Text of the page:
Though the training season has been up and running for some time, it always feels great to get to the first Training Camp of the year. This year’s Grande Depart took the team back south of the border to Bend, Oregon. After some very positive reviews after last year’s edition and benefits for all athletes across the board. It seemed a no brainer to return. One change from last year was that the camp would be focused on roller skiing with no planned sessions on snow. A good thing too, when we arrived in Bend there was no snow, hasn’t been any for quite some time this spring. The camp focused on volume, altitude and technique on roller skis. We did get out for some running and riding, enjoying the true variety of natural terrain in the Bend area.
Locals informed us that this year’s spring and summer were close to six weeks earlier than normal. We most definitely felt that the day we arrived. With a balmy 38◦c, luckily the following two weeks cooled off a bit. With daily highs in the late twenties to early thirties, but with sun every single day. I believe that the weather, along with the climate and surrounding area all contribute to the atmosphere you find in Bend. The town and its surroundings are very active. The area attracts that type of person but the town itself backs it up. Investing in an active lifestyle between the wide shoulders on all roads or streets as bike lanes, or a very extensive paved path network (and an even larger unpaved network as well). The town is currently constructing a standing wave on the river a stone’s throw from downtown. I think it is a fantastic example of what a town can do to encourage an active lifestyle and continue to attract people to the town. At no point do you feel they are forcing it, it feels right, it feels natural. It is a town built on having an incredible time but responsibly. Another prime example of this was the Bite of Bend festival. The festival is a three (let’s call it four) day food festival in Bend. Kicking off on Thursday with the Bend Fermentation Celebration in the Old Mill District. You buy a ticket or a taster glass and stroll along the streets and boardwalk getting samples from dozens of craft breweries from Bend and surrounding areas. Just this idea takes the cake! That is only the unofficial start to the festival. The following three days, a half dozen streets downtown are jam packed with food trucks, carts, booths and tables. Anything you want: a Fro-yo cart, wood fired oven pizza truck, whole roasted pig sampling; to name a few just to get the mouth-watering. And a hundred others.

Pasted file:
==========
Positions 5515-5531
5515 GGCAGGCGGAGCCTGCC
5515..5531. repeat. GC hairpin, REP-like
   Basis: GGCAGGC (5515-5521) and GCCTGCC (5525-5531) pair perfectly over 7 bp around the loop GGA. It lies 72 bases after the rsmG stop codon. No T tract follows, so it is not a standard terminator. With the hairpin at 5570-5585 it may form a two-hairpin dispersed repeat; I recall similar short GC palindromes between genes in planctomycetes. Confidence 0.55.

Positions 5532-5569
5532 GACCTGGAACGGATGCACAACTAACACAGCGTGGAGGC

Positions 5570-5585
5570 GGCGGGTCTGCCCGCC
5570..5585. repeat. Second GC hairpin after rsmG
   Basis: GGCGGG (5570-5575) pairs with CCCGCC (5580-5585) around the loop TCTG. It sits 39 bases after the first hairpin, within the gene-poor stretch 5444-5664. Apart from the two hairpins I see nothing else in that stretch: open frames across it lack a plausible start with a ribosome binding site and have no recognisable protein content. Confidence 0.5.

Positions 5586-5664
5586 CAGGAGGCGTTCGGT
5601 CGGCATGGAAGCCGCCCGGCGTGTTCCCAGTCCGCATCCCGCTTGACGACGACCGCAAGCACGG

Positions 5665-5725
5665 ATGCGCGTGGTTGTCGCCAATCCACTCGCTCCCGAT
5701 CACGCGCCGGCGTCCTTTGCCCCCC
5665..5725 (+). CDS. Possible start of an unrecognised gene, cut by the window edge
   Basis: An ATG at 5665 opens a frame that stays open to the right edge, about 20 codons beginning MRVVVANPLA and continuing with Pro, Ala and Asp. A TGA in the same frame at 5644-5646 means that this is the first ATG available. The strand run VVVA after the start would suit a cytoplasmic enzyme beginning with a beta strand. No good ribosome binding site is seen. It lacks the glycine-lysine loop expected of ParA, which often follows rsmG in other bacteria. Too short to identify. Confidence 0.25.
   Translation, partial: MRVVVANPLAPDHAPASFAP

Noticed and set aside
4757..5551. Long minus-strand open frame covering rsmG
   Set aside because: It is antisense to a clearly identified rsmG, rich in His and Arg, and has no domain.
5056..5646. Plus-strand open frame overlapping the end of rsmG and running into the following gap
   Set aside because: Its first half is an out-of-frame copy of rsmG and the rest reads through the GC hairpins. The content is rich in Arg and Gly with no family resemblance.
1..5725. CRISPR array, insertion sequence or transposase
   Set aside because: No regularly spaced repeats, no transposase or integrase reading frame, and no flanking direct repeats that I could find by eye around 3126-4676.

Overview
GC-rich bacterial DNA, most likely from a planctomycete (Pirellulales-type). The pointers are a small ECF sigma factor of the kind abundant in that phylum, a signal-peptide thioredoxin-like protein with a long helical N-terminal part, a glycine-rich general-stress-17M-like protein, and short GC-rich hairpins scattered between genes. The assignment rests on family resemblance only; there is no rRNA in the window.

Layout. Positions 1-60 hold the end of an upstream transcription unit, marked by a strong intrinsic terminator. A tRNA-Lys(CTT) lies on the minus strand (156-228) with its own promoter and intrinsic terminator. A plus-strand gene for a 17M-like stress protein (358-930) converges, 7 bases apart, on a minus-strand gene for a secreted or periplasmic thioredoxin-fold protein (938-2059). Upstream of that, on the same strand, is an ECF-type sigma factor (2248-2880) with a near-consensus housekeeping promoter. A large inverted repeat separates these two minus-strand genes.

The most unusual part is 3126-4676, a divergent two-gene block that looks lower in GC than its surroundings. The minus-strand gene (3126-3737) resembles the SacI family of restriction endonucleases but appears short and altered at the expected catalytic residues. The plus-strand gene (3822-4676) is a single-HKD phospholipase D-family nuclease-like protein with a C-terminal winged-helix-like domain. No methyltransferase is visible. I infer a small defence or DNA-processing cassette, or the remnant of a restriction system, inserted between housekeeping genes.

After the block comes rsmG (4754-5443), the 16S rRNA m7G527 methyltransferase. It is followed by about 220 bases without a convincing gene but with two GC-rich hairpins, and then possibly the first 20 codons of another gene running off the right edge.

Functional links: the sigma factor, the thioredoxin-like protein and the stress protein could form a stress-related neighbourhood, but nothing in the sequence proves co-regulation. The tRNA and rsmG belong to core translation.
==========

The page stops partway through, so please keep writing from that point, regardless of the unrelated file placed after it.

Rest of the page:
All together it makes Bend a special kind of place!
The first afternoon we kicked things off with a bang, as a group of us grab our bikes and hit the trails. It was a blast riding with this group. We had a couple of cross bikes and the rest were on mountain bikes. Just ripping it up, a great way to start the camp off right (well, maybe a touch too hard but it was too fun to stop). About halfway through the camp a majority of the team headed out to Newberry Caldera for a long volume run up higher. It turned out to be a four hour jog. I have to say it was an almost ideal trail for a long run. There were no really big or steep climbs from where I started. Besides some steeper descents in the last few miles the trail was really gentle rolling terrain. Much less pounding than on most other long runs you can do at altitude.
There was a lot of technique work this camp in both skate and classic. Get the foundations solid and work up from there. I made some big improvements throughout the techniques. A few light bulb moments where suddenly (or finally) a position or feeling clicked and made sense. It is the sort of things you want from a camp. Besides some great training, which there was plenty to be had. For me by all accounts the camp was a huge success. It is hard to find reasons not to go to places like Bend for a training camp.
Happy Canada Day!